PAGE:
Got a Kindle eBook reader? Or use the Kindle app on your phone or tablet? If so, this one’s for you.
For £7.99 a month, a Kindle Unlimited subscription will give you unlimited access to over one million books in the Kindle library, plus selected magazine subscriptions. However, what you may not know is that it also allows you to listen to thousands of audiobooks at no extra cost.
The full (and rather long) list of audiobooks available under the scheme is available to view on Amazon. But, before you shell out for a subscription, sign up for a free trial to see how much use you get out of the service – we’ve got the full details in our guide to the best free trials.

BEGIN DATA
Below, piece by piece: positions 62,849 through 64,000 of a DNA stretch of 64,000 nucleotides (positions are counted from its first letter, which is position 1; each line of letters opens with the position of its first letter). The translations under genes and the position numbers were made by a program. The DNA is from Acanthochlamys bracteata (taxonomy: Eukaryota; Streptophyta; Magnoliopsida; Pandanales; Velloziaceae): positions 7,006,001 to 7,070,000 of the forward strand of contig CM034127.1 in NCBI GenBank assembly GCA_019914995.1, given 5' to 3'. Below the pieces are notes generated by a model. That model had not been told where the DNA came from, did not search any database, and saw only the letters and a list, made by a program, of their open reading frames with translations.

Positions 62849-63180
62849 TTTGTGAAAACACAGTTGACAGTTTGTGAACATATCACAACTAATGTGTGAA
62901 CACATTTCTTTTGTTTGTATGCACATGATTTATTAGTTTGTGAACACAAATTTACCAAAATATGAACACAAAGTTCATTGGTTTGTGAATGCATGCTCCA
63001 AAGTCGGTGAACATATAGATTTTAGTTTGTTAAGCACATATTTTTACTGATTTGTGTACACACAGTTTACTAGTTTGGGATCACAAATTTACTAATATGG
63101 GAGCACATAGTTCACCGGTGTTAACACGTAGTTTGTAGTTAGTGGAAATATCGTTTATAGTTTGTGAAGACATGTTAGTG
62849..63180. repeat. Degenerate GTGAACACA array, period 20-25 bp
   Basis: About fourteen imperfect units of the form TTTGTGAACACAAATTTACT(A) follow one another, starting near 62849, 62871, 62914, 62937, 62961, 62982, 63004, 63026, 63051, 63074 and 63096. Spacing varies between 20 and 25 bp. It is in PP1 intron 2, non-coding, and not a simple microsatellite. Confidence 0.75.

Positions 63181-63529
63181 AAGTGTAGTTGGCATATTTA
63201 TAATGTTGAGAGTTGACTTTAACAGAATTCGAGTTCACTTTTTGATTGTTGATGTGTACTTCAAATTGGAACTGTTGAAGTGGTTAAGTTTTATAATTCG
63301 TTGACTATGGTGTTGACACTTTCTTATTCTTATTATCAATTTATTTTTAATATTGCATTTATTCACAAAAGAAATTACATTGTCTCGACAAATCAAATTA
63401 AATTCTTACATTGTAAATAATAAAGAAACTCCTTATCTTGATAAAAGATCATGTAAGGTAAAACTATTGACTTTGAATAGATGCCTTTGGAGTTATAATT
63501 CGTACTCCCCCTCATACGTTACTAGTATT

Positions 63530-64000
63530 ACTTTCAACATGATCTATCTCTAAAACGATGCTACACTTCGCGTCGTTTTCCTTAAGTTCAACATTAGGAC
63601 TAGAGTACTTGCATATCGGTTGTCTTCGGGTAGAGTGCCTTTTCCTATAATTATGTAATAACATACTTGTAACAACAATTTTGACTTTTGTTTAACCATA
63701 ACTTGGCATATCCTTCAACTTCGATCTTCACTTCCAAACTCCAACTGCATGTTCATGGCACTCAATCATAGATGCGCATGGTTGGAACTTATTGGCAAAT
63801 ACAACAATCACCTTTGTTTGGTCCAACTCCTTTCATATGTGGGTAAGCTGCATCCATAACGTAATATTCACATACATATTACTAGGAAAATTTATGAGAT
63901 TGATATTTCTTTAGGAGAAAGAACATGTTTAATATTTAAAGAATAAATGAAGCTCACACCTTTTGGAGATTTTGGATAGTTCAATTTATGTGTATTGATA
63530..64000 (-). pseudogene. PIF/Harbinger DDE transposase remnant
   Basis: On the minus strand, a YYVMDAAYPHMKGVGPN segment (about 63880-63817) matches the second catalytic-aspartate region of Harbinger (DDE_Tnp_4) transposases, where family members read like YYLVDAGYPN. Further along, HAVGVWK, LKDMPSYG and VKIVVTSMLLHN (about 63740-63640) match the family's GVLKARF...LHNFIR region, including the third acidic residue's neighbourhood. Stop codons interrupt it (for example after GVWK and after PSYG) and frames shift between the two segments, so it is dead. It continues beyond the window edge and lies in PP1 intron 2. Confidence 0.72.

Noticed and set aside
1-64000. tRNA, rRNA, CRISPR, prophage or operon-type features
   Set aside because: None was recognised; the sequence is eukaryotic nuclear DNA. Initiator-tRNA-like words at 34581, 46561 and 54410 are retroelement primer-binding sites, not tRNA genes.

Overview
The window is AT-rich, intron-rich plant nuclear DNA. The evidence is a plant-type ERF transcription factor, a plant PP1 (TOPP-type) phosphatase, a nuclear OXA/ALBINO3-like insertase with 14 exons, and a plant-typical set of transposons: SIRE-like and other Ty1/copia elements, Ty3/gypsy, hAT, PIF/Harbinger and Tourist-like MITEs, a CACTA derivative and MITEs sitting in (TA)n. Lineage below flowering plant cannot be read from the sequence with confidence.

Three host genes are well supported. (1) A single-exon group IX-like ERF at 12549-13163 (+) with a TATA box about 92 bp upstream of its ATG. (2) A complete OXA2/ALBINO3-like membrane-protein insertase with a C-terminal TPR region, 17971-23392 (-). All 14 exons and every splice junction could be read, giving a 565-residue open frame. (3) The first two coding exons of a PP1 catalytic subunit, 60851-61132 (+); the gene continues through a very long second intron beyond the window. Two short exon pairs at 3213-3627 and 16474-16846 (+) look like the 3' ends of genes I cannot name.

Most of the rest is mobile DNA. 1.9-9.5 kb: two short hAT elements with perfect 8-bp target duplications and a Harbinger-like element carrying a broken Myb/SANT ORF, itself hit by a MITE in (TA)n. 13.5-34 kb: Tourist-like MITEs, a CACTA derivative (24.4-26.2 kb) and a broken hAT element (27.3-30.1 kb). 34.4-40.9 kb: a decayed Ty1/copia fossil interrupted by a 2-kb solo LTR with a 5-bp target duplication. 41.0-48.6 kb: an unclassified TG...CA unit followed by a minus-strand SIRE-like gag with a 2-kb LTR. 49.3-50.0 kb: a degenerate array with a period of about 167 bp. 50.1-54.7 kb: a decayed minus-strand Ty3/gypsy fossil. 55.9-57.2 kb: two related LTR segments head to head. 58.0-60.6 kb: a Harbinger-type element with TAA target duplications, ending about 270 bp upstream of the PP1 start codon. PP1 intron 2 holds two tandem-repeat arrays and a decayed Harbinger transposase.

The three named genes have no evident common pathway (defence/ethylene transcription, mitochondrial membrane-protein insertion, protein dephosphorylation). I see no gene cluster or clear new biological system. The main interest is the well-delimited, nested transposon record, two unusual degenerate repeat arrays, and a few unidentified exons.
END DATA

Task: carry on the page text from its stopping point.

Buy the Kindle version of a book first
If you’ve already bought a few Kindle eBooks, you may be surprised to learn that the combined cost of subsequently buying the same title in audiobook format can actually be cheaper than if you’d just bought the audiobook by itself.
In fact, even if you’ve not bought the Kindle version of a book before, and possibly have no intention of ever reading it, this is still worth trying.
When you’re searching for an audiobook, just look under the ‘Buy now’ button to see how much it costs to ‘Add Audible narration’. And remember that you don’t need to have a Kindle device to access the Kindle library – there are apps for phones and tablets.